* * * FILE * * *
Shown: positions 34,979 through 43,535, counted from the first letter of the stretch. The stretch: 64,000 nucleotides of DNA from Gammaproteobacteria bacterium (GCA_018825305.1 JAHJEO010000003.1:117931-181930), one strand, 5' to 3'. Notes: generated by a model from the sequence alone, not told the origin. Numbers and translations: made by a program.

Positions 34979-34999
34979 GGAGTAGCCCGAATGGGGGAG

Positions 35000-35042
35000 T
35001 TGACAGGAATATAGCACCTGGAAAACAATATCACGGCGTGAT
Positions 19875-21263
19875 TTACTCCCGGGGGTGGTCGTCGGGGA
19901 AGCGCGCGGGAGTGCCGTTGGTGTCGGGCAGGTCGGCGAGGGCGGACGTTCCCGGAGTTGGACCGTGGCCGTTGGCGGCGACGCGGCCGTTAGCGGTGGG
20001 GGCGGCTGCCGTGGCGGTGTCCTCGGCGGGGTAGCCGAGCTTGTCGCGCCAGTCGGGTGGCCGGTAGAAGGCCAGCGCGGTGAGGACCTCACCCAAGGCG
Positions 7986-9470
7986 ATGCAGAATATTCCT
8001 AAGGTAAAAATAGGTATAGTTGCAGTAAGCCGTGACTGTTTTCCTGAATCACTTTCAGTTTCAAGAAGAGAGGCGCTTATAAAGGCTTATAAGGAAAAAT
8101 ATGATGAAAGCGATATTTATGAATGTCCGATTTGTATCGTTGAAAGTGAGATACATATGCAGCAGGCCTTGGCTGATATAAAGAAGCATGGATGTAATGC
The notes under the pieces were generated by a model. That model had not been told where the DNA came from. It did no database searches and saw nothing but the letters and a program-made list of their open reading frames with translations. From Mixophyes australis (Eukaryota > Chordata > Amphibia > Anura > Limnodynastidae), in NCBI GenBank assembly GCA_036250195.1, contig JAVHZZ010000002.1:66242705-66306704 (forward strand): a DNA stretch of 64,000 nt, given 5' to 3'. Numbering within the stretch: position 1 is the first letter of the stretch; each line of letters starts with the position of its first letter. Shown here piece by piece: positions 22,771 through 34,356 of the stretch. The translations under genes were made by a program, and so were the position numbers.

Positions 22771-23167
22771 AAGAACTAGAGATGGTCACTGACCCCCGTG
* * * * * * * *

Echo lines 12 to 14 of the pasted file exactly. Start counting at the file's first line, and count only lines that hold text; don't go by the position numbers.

7986 ATGCAGAATATTCCT
8001 AAGGTAAAAATAGGTATAGTTGCAGTAAGCCGTGACTGTTTTCCTGAATCACTTTCAGTTTCAAGAAGAGAGGCGCTTATAAAGGCTTATAAGGAAAAAT
8101 ATGATGAAAGCGATATTTATGAATGTCCGATTTGTATCGTTGAAAGTGAGATACATATGCAGCAGGCCTTGGCTGATATAAAGAAGCATGGATGTAATGC